Determine risk factors and risk populations for heat-related illnesses in Pinal County, AZ by improving HRI case identification and assessment.
Extreme heat and related illnesses are a critical concern in Arizona from May to September each year. From 2008 to 2016, Arizona medical facilities had an average of 1,790 emergency visits and 442 hospital admissions for heat-related illnesses (HRI) during the summer months. In 2016 alone, Arizona Emergency Departments (EDs) received a total of 2,484 visits for HRI and 527 of these cases were admitted as inpatients1. Pinal County, which has an estimated population of 430,237 individuals2, contributes to the number of HRI visits to Arizona Emergency Departments that occur each year. In order to determine the burden of HRIs within the county, Pinal County Public Health Services District (PCPHSD) began to conduct heat-related illness surveillance in 2017 and found that 149 HRI cases had been reported that year3. PCPHSD continued to conduct HRI surveillance through summer 2018 to build on surveillance activities from 2017 and meet the following goals:
●Improve HRI case identification and assessment through enhanced HRI surveillance and interview processes,
●Determine risk factors and risk populations for HRIs in Pinal County, and
●Recommend and implement practical interventions to prevent HRIs among Pinal residents.
The process to improve identification and assessment of HRI cases among Pinal residents included the use of the National Syndromic Surveillance Program’s (NSSP) ESSENCE for case identification, and Qualtrics survey software to collect additional information from confirmed cases regarding their heat exposure.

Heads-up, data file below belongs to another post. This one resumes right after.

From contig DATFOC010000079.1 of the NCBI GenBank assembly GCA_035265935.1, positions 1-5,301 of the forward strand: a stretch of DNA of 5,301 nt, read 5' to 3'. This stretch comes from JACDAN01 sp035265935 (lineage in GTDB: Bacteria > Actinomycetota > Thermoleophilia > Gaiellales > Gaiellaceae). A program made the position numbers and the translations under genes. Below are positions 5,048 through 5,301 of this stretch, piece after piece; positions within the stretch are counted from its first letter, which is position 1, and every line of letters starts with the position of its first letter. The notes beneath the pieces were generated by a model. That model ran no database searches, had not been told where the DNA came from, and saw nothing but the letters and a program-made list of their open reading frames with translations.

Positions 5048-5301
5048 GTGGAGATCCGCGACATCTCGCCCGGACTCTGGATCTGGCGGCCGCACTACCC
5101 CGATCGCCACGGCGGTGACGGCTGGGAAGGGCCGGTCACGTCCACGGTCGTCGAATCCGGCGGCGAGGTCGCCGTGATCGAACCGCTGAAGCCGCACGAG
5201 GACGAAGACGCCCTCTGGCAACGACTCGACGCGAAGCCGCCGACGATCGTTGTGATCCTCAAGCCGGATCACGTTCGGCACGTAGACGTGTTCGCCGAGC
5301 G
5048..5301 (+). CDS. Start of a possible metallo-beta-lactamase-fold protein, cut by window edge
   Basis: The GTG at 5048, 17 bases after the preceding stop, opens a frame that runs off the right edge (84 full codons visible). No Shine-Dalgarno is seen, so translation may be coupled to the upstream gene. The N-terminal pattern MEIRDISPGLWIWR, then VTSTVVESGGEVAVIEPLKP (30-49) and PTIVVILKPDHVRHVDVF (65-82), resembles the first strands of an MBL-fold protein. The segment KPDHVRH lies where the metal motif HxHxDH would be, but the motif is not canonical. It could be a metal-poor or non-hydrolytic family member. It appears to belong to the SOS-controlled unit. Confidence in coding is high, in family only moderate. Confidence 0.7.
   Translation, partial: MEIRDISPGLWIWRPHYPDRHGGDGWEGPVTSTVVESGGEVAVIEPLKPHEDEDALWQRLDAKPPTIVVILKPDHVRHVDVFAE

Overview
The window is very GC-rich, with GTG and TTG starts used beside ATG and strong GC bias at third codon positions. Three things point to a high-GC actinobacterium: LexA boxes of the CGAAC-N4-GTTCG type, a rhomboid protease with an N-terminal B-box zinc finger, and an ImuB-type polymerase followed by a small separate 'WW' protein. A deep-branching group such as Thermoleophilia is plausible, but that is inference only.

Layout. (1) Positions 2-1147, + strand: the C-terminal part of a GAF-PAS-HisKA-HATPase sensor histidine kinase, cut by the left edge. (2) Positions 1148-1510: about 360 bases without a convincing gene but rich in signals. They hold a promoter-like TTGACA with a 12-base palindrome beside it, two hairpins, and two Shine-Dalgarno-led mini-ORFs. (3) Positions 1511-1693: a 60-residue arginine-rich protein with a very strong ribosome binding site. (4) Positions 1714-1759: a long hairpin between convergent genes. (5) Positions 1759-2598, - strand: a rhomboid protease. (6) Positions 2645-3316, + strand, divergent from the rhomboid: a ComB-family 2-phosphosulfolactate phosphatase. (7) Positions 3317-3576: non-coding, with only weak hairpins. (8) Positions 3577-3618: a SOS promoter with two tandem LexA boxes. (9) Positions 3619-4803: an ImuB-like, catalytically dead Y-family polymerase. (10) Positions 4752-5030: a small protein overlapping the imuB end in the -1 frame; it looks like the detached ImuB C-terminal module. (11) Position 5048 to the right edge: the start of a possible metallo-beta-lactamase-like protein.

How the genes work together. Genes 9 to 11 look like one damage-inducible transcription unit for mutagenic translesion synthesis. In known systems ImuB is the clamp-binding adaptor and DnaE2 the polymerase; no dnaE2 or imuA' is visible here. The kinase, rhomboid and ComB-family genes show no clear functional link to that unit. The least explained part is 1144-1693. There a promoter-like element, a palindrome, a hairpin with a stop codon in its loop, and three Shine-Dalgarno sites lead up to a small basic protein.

First, cases were identified using ESSENCE syndromic surveillance system, which identifies cases based on specific queries and definitions. PCPHSD used the definition for Heat Illness version 1 to identify cases who’s Chief Complaint (CC) and/or hospital Discharge Diagnosis (DD) included key HRI terms. Next, PCPHSD utilized two ESSENCE queries to search cases by “patient location” and “facility location.” These two queries were used to ensure that all HRI cases among Pinal County residents were identified regardless of case address or the facility visited. The second step in the process included de-duplication of cases identified in each query and adding them to a line list for further assessment. PCPHSD then conducted a thorough medical chart review for each case to determine if they met the HRI case definition. Confirmed cases met the following criteria:
●Identification in ESSENCE as an HRI,
●Medical records compatible with HRI clinical symptoms,
●Symptom onset within 24 hours of heat exposure,
●HRI visit to an ED between May 1st and September 30th, 2018, and
●Resident of Pinal County.
●Exclusion: heat exposure not related to environmental/natural heat.
Step three of the process included the conduction of HRI case interviews using Qualtrics survey software. Interview questions were designed to obtain information not included in case medical records, and to collect information regarding risk factors, risk populations, and potential areas of intervention. Interviews were completed within 7-10 minutes, included a maximum of three call attempts to each case, and included a follow-up text message. Cases were sent an information packet if they expressed interest in receiving additional information at the conclusion of their interview. The information packet included a thank you letter, heat safety tips, local resources for homelessness and utility assistance, and heat relief options available through the Pinal County Heat Relief Network. The final step of the process included data analysis to determine areas and modes of intervention to prevent HRIs among Pinal residents.